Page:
May 22, 2018 | ° F

Student organization fights to establish water bottle fill stations on campus

Photo by Jeffrey Gomez |

Students in the organization Take Back the Tap are working to eliminate plastic single-use water bottles by implementing refill stations around campus.

Take Back the Tap is fighting water privatization by educating Rutgers students about safe drinking water. Now, they are campaigning for water bottle fill stations on campus.

Hannah Mulligan, a School of Arts and Sciences sophomore, works with the Take Back the Tap organization.

“Right now there's a very big scare about tap water safety,” Mulligan said. “People are reacting by buying water from private sources, such as bottled water, but that's the opposite direction we need to move in because that encourages water privatization, which is a lot of the reason that we have the current water crisis that we do.”

Contrary to what many people assume about bottled water, it is not necessarily any safer than tap water, Mulligan said. Whereas municipally sourced water must, by law, be tested according to certain standards, there is no independent organization tasked with testing bottled water, Mulligan said. 

The only regulation is carried out by a small agency within the Food and Drug Administration (FDA), she said. 

School of Arts and Sciences junior Megan Kenny says that water privatization is not only a safety issue but a political one as well.

“When water sources become privatized, water becomes a commodity for sale that people can profit off of,” Kenny said. “There's no reason for corporations to be profiting off of something that everyone needs to live. So the point of fighting water privatization is to keep water cheap, safe and accessible. The track record with companies that privatize water is that it becomes less of all those things.”

Municipalities will often contract their water services to private corporations like American Water, who handled New Brunswick's water supply until August 2015, Kenny said. When that happens, the price of water increases for residents of the city.

Currently, Take Back the Tap is working on getting water bottle fill stations installed in buildings on Busch campus. John Milligan, a first-year in the School of Arts and Sciences, said that the club is sending letters to deans who work with student advocacy groups.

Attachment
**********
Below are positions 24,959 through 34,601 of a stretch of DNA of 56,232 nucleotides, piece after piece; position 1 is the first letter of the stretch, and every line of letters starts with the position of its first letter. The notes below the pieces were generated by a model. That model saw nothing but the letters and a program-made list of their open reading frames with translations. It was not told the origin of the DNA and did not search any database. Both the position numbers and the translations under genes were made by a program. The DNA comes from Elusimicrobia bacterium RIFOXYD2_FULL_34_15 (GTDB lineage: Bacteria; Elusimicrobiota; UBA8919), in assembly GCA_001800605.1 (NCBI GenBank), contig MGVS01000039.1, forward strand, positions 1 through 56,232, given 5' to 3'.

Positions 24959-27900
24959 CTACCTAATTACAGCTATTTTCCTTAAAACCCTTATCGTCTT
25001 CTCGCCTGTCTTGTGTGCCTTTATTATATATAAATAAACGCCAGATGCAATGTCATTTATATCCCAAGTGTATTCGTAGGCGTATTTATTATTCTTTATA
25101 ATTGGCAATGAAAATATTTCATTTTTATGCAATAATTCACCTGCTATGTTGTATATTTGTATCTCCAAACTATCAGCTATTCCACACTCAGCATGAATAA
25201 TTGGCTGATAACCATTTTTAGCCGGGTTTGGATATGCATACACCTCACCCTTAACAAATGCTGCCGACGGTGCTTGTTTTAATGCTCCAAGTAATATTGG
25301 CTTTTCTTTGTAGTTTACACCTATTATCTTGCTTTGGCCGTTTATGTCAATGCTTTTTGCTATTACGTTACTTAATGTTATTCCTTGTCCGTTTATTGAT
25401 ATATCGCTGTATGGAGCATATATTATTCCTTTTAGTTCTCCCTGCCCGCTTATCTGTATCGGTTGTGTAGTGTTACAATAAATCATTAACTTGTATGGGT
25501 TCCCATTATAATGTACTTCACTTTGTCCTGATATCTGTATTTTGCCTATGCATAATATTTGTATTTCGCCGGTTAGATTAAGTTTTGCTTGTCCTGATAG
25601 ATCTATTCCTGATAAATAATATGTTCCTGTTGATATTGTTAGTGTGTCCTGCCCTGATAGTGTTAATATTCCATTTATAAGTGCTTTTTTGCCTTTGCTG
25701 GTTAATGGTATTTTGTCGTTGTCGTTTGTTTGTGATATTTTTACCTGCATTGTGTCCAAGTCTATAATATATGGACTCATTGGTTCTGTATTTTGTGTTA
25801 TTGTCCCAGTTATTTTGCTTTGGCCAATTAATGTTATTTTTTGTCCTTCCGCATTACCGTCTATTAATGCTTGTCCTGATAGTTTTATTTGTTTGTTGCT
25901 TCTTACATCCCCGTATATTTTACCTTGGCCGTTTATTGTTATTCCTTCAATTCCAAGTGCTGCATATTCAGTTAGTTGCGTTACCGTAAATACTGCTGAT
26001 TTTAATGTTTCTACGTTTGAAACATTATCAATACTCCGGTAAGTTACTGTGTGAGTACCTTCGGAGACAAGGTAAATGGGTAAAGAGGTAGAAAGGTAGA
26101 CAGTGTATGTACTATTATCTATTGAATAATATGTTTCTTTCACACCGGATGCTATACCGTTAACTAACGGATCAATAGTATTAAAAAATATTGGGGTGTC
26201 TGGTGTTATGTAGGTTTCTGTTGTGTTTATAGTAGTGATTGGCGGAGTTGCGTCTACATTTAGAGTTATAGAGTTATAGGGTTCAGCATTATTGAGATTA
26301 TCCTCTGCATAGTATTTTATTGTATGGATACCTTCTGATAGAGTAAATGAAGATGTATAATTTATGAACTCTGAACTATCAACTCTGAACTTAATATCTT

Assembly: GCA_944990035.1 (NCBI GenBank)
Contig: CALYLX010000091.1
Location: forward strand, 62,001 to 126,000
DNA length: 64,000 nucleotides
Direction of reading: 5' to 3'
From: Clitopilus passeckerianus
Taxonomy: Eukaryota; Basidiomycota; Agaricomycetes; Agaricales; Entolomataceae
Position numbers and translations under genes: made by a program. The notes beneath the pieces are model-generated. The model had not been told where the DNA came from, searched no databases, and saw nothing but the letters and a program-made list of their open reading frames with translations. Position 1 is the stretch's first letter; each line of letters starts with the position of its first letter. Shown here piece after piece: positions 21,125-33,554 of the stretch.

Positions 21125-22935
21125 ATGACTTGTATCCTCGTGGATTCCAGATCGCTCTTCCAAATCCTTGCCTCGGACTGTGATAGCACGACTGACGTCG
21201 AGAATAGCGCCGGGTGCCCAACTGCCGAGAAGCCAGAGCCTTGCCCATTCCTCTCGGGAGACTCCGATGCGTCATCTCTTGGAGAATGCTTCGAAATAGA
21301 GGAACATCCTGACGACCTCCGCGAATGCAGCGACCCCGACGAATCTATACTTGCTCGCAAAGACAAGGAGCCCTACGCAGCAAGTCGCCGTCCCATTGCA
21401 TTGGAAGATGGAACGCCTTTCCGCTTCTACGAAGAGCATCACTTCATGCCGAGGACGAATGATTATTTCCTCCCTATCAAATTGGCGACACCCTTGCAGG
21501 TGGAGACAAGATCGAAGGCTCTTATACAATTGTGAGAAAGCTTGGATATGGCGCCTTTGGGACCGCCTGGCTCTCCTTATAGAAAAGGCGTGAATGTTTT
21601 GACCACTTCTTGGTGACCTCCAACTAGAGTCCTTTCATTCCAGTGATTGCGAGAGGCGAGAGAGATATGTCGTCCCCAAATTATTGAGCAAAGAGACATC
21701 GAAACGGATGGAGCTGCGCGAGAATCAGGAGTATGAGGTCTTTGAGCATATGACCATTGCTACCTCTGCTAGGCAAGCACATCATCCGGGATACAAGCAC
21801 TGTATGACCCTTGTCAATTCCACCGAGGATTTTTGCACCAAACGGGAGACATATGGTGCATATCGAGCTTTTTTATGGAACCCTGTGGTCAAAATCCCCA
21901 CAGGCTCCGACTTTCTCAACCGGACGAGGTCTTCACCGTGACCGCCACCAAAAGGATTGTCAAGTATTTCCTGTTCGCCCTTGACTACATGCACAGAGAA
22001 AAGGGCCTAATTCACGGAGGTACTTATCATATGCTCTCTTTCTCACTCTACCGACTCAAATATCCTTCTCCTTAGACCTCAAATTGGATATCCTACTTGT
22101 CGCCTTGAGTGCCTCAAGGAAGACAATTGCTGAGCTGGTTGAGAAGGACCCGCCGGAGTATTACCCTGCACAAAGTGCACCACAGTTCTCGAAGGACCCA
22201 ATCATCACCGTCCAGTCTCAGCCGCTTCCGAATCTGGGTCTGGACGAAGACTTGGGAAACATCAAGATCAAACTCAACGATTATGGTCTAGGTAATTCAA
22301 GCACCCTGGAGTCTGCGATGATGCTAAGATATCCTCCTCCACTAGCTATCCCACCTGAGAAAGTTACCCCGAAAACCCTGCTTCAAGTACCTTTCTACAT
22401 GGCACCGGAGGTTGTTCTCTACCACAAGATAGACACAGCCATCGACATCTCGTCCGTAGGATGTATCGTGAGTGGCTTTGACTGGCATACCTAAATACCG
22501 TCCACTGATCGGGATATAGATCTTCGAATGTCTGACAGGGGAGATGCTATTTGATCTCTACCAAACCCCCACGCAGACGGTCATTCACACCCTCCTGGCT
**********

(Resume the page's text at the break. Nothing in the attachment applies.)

The support of University deans would legitimize Take Back the Tap's current project, and give them leverage when approaching the University's Residence Hall Association, Milligan said.

“We took a survey from over 200 participants on Busch campus. The biggest response was for SERC (Science and Engineering Resource Center) building. It's one of the biggest classroom buildings and it currently has no fill stations,” Milligan said. “We're targeting about half a dozen buildings for this project.”

Kenny said that many residence halls on Busch do not have water fountains, which leads students to unwittingly buy into water privatization.

Take Back the Tap is supported by the larger club Students for Environmental Action (SEA). Since joining SEA, Take Back the Tap has grown and is only one chapter of the national organization. 

Steve Rudzinski, a junior in the School of Arts and Sciences, joined SEA in October 2015. 

“At the first SEA meeting I went to, there were only about 20 people,” Rudzinski said. “There's a ton more now."

Take Back the Tap's concerns also include the industries related to water privatization — the plastics industry and the water companies themselves.

Dangerous carcinogenic chemicals, an agent that is directly involved with causing cancer, are used in plastics, Mulligan said. And mass incidences of cancer are common in areas surrounding large plastics factories.

“There have been studies of when water has been sitting in a disposable bottle for a long time, especially in a hot car or something, and there are detectable carcinogens in the water from the plastic,” Mulligan said.

The water companies themselves also tend to be exploitative of the communities where their plants are, Mulligan said. By buying only a small plot of land from which groundwater is accessible, a water company can cheaply profit off of an otherwise publicly available water supply.

These issues are part of the larger problem of bottled water, Kenny said.

“It's important to recognize that tap water isn't perfect, but it's our best bet,” Kenny said. “Investing money into public water infrastructure is what's gonna solve the problem. Buying bottled water isn't. It's just gonna make the issue worse.”

Max Marcus

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